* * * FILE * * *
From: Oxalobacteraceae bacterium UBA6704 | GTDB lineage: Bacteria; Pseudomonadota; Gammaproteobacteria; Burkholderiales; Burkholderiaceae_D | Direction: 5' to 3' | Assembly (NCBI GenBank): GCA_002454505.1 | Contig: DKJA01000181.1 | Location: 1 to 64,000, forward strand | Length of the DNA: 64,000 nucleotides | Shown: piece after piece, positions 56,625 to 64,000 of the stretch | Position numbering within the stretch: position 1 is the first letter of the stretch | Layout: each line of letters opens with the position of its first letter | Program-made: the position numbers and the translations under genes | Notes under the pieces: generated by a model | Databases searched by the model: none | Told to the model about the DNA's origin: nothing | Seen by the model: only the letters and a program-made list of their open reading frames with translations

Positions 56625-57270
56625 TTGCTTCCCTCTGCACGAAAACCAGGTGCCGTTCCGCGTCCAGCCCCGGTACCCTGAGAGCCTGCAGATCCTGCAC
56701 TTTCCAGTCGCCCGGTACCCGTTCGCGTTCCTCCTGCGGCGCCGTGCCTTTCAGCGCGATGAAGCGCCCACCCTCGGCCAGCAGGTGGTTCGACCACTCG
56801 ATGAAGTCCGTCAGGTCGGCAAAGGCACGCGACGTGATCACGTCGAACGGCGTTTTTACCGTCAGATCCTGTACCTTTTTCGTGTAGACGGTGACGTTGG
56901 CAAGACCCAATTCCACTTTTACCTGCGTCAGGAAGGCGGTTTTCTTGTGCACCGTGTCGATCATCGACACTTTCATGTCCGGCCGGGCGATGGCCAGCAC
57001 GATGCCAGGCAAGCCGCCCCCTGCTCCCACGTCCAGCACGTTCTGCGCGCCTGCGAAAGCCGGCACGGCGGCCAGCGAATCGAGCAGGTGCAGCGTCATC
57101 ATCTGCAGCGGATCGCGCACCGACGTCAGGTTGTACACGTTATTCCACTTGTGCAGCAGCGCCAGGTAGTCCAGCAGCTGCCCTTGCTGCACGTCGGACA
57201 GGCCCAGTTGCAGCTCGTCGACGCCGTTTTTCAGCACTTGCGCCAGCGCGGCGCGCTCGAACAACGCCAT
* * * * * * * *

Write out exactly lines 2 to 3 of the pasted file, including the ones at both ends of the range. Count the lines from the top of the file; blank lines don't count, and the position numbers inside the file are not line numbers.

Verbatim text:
Positions 56625-57270
56625 TTGCTTCCCTCTGCACGAAAACCAGGTGCCGTTCCGCGTCCAGCCCCGGTACCCTGAGAGCCTGCAGATCCTGCAC